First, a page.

Sea life around Mauritius dying as oil spill spreads

A fisherman places handmade oil barriers into the sea at the Old Grand Port in Mauritius to block leaked oil from the MV Wakashio vessel.

A fisherman places handmade oil barriers into the sea at the Old Grand Port in Mauritius to block leaked oil from the MV Wakashio vessel.

AFP/Laura Morosoli

PORT LOUIS - Mauritian volunteers fished dead eels from oily waters on Tuesday as they tried to clean up damage to the Indian Ocean island's most pristine beaches after a Japanese bulk carrier leaked an estimated 1,000 tonnes of oil.

The ship, MV Wakashio, owned by Nagashiki Shipping and operated by Mitsui OSK Lines Ltd, struck a coral reef on Mauritius' southeast coast on July 25, and began leaking oil last week, raising fears of a major ecological crisis.

READ: Fears of ecological catastrophe after Mauritius oil spill

Activists told Reuters that dead eels were floating in the water and dead starfish washed in the sticky black liquid. Crabs and seabirds are also dying.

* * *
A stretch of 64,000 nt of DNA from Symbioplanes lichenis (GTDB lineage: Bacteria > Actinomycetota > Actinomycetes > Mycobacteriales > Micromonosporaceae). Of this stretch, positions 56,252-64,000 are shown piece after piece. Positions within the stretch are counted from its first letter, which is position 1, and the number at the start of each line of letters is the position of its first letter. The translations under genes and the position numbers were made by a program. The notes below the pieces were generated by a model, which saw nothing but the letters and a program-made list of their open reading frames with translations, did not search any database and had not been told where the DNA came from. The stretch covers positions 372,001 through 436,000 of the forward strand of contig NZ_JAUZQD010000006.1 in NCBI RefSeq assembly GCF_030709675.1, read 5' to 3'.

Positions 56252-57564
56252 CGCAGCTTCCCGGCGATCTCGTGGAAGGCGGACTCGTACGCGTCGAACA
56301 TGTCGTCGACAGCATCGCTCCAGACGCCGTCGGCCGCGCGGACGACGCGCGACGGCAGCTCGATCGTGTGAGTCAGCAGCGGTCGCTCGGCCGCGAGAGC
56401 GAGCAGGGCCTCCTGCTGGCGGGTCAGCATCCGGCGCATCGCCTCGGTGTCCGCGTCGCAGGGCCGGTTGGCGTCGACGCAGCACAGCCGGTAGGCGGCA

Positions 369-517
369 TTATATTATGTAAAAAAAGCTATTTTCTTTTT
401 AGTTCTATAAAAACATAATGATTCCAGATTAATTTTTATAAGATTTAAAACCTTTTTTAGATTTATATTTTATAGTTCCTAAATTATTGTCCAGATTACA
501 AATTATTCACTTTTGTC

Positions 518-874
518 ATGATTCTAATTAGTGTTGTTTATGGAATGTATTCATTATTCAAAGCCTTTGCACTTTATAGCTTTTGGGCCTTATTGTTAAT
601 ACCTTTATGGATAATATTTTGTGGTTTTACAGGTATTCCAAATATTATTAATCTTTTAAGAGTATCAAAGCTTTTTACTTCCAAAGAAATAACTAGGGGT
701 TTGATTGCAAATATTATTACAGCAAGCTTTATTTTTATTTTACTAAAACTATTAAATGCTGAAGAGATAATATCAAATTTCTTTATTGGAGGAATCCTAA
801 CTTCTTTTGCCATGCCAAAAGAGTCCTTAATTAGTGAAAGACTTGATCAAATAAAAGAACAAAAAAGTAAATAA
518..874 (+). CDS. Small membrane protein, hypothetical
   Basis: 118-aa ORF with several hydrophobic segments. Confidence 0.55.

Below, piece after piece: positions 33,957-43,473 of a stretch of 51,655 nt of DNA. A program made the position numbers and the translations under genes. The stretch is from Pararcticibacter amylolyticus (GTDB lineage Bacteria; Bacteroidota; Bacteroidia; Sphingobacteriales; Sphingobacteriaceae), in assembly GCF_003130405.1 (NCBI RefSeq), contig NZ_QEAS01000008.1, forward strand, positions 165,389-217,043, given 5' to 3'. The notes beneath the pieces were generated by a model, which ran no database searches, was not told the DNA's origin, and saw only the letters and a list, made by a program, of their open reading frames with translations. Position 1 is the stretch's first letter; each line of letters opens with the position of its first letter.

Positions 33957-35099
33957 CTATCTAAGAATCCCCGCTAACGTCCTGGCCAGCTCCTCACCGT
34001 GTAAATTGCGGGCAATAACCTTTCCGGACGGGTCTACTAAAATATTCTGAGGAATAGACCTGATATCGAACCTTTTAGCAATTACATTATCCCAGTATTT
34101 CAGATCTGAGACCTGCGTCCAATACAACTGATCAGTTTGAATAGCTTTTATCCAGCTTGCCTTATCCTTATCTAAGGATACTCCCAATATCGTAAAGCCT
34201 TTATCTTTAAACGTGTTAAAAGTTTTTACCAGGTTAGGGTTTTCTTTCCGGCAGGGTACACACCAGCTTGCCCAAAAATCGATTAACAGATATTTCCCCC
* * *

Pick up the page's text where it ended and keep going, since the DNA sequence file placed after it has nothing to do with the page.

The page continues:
"We don't know what may happen further with the boat, it may crack more," said clean up volunteer Yvan Luckhun.

READ: Mauritius braces to halt new oil spill as tanker breaks up

The MV Wakashio is still holding some 2,000 tonnes of oil and it is expected to eventually break up, Prime Minister Pravind Jugnauth said late on Monday, warning that the country must brace for the worst.

The spill has set back two decades worth of restoring the natural wildlife and plants in the lagoon, which started after the government banned sand harvesting in the area back in 2000, said Vikash Tatayah, conservation director at Mauritius Wildlife Foundation, a non-governmental organisation.

READ: Mauritius struggles to contain oil spill polluting its seas

The fragmentation of the oil in the sea is expected to damage corals when the heavier particles in the oil settle on them, he said, adding that the steps taken by the government to prevent the disaster are also being scrutinised.

"There is some anger and some criticism from the civil society that the government may have taken too much time to respond," he said. The ship was grounded for nearly two weeks before it started leaking oil.

Source
Reuters